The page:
Adding to the mix is the potential for recent neuroscience research to be used for ill. A 2008 U.S. National Academies report, Emerging Cognitive Neuroscience and Related Technologies, found that research into cognition enhancers could similarly be used to disrupt cognition and performance: “Specifically, if agonists of a particular system enhance cognition, it is mechanistically plausible that antagonists might disrupt cognition: conversely, if antagonists of a particular neurotransmitter enhance, its agonists might disrupt.” But who, you might well ask, in their right mind would want to go down the road of interfering with other peoples’ minds? A little history here might help to further emphasize the need to prevent the misuse of new technologies.
Toward the beginning of the Cold War, the United States began to develop means of interfering with people’s minds. (See Reid Kirby’s “Paradise lost: The psycho agents“.) After World War II, it seemed possible to develop a new class of chemical incapacitating agents that were more powerful than standard harassing agents for riot control but not as powerful as the lethal chemical warfare agents then available.
The U.S. Army was primarily interested in new agents that affected mental functions. These “psycho” agents “incapacitated primarily by interfering with cognitive mental abilities and produced delirium or hallucinations.” The United States manufactured quantities of the depressant BZ (or 3-quinuclidynyl benzilate) and developed weapon systems for its use. Yet the operational problems in using such agents–namely that it was difficult to control their effect–eventually led to the army to abandon interest in them.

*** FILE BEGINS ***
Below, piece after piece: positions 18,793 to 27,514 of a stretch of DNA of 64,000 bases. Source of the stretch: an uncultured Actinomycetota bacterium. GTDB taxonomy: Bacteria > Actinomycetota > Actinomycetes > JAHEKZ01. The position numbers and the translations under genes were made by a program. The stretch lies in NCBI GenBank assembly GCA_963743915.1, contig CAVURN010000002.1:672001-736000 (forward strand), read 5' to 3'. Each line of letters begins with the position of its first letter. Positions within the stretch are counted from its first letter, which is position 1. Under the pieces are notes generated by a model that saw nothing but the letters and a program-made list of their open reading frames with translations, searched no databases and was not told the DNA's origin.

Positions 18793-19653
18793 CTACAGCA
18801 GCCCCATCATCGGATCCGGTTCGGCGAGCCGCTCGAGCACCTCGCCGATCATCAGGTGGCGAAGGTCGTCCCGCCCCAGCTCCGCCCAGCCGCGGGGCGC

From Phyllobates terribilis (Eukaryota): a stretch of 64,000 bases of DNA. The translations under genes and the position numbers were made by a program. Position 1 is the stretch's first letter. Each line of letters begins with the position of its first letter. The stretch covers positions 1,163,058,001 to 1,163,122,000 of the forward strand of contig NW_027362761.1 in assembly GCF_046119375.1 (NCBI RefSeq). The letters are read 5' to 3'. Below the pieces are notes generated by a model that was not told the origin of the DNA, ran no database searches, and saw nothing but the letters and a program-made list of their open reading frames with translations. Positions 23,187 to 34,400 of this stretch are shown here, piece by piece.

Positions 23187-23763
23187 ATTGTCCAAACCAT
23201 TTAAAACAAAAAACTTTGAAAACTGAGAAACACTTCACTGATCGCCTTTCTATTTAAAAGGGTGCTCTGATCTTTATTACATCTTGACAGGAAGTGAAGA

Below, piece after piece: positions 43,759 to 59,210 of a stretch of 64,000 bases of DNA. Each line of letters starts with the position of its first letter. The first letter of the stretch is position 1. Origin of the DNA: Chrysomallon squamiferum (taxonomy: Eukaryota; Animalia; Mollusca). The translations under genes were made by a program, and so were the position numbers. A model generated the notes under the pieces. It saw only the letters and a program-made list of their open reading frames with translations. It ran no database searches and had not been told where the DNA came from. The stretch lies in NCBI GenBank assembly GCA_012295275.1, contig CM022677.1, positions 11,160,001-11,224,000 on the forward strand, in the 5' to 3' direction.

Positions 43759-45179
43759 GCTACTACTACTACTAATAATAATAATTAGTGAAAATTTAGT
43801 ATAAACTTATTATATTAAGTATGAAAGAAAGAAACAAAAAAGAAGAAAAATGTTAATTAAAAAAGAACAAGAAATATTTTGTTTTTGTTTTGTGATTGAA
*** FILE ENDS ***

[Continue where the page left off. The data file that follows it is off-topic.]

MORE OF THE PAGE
The limitations of these agents, demonstrated again by use of a fentanyl derivative to end the 2002 Moscow Theater siege, does not mean that there is no interest in the development of such psycho agents today. Some people may well believe that ongoing advances in neuropsychopharmacology will allow scientists to widen the gap between the lethal and the incapacitating dose of an agent sufficiently for operational use to be undertaken successfully.
While the world has changed considerably since the beginning of the Cold War, the fundamental circumstances regarding the use of biotechnologies remain the same. As Meselson recounted: “We appear to be approaching a crossroads–a time that will test whether biotechnology, like all major predecessor technologies, will come to be intensively exploited for hostile purposes or whether instead our species will find the collective wisdom to take a different course.” The large-scale, hostile exploitation of biotechnology holds unimaginable consequences. We must not go down that road.